type "System.String" to type "System.Management.Automation.ScriptBlock".
At C:\Users\j\runfilter.ps1:3 char:31
+ echo hi | where -filterscript $filter
+ ~~~~~~~
+ CategoryInfo : InvalidArgument: (:) [Where-Object], ParameterBindingException
+ FullyQualifiedErrorId : CannotConvertArgumentNoMessage,Microsoft.PowerShell.Commands.WhereOb
jectCommand
XXXXXXXXXXXXXXXXXXXXXXXXXXXXXXXXXXXXXXXXXXXXXXXXXX
[/quote] No idea, hopefully someone else will chime in here. This thing is killing me. I think Powershell has bugs that haven't been fixed.
$firstName = "My"
$lastName = "Name"

#$name = “$lastName$firstName*”

#Get-ADUser -filter {DisplayName -like $name} #This works
Get-ADUser -filter {DisplayName -like “$lastName$firstName*”} #This doesn’t work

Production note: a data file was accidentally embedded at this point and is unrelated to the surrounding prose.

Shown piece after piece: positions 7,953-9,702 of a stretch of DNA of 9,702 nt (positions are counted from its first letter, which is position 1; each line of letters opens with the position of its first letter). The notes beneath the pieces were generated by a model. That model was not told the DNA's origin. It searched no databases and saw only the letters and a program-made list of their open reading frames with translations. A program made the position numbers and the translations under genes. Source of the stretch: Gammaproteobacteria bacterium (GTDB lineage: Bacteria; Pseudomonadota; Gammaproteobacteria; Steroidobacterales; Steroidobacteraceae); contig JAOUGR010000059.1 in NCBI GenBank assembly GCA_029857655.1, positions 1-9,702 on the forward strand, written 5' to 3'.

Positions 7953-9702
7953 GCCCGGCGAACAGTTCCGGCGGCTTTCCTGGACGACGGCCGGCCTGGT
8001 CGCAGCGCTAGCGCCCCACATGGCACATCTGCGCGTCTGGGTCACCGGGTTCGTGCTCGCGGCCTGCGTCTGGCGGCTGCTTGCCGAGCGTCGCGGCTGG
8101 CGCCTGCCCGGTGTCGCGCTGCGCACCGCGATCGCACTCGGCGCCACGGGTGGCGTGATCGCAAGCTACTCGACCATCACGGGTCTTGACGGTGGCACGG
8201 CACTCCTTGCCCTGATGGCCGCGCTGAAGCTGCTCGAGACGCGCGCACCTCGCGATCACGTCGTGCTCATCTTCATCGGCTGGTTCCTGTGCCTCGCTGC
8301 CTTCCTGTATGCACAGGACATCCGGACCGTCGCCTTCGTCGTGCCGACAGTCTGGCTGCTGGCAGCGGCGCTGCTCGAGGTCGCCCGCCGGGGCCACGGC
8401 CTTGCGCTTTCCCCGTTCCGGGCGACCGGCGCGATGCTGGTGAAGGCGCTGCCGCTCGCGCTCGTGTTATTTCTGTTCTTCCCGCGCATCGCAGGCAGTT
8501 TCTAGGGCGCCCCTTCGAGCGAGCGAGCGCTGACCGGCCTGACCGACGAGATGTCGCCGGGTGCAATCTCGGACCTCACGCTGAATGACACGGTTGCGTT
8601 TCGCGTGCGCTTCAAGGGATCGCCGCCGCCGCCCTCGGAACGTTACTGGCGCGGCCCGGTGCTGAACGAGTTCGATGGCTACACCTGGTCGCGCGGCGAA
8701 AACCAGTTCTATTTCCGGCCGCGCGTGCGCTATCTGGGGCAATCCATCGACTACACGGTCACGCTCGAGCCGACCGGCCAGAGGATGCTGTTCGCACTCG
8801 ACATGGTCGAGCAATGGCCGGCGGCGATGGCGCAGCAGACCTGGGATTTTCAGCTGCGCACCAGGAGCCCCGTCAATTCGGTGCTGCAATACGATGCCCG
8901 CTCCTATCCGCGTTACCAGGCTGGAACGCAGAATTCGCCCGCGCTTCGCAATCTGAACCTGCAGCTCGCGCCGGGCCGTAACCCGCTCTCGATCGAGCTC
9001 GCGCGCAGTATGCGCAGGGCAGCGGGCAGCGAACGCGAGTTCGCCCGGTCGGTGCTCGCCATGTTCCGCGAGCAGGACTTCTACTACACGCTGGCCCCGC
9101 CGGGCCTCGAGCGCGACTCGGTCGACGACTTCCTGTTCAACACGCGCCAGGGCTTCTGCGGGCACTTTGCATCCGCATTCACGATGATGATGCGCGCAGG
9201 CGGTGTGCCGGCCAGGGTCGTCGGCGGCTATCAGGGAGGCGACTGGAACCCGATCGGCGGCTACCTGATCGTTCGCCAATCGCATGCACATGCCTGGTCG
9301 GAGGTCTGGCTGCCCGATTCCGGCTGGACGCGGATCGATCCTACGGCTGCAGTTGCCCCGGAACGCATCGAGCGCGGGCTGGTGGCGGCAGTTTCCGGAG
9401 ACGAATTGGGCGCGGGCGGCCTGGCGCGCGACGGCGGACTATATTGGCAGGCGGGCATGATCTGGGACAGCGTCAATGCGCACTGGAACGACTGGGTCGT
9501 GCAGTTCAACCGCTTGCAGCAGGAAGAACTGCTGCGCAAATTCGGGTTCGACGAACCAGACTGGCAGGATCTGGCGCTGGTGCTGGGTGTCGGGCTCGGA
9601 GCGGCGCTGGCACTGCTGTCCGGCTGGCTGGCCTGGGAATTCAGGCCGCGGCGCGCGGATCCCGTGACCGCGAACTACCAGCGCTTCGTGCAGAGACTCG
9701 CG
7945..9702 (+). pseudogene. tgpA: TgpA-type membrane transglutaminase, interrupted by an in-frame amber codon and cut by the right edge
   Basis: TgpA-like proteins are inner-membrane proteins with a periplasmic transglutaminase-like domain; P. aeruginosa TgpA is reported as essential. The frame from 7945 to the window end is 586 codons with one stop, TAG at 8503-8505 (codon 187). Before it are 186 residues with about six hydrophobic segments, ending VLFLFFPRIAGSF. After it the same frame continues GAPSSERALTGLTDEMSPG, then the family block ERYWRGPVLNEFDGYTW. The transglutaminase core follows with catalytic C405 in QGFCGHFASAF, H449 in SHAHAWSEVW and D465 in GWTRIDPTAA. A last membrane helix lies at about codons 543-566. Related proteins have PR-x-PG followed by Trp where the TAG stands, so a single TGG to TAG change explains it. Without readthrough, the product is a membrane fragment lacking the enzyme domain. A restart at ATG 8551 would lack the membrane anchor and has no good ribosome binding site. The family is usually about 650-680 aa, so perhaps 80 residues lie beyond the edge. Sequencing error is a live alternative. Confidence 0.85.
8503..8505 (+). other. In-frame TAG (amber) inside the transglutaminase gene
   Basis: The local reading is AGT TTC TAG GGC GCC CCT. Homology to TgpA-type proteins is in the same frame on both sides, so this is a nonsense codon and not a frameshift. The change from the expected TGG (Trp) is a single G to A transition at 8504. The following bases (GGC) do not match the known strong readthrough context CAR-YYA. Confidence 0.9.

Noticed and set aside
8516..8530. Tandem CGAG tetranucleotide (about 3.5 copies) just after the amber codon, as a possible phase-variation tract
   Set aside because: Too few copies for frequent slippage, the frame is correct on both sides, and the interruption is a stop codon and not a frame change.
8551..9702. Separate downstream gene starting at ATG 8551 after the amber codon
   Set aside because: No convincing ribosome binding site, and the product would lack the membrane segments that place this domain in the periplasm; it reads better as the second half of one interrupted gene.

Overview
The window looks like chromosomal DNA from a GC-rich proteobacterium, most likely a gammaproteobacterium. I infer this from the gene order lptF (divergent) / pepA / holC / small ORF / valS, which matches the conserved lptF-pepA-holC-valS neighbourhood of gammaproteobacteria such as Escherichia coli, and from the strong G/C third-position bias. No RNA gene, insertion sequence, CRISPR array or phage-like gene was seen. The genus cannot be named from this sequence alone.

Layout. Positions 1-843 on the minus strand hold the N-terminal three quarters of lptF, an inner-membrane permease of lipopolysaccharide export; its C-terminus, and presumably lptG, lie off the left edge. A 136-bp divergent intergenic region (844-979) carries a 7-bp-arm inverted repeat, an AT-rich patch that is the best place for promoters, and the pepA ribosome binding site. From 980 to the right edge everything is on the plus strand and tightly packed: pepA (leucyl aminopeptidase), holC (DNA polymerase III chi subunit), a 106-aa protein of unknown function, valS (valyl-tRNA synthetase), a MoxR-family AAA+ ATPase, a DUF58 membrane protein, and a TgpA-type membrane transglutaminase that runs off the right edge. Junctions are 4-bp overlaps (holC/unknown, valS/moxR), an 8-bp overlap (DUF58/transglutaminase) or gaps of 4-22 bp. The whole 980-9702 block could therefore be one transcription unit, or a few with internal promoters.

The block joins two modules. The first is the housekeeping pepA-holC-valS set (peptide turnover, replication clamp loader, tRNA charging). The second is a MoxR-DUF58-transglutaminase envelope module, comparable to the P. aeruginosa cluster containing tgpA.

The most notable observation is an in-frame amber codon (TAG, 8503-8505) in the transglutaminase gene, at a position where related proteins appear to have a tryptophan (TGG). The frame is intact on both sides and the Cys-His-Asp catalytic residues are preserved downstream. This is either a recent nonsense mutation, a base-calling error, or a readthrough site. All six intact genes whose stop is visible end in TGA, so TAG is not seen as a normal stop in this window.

its the quotes…

$Name = "*$lastName*$firstName*"

# This works
Get-ADUser -Filter {DisplayName -like $Name}

# This doesn't
Get-ADUser -Filter {DisplayName -like "$Name"}

Variable expansion happens inside the filter but not the string expansion…

[quote quote=167134]its the quotes…

$Name = "*$lastName*$firstName*"
# This works
Get-ADUser -Filter {DisplayName -like $Name}
# This doesn't
Get-ADUser -Filter {DisplayName -like "$Name"}
Variable expansion happens inside the filter but not the string expansion...

[/quote]
How would you get it to work without using the extra variable ($name)?
For instance, how do you convert this to make it work?

$firstName = "My"
$lastName = "Name"
Get-ADUser -filter {DisplayName -like "*$lastName*$firstName*"}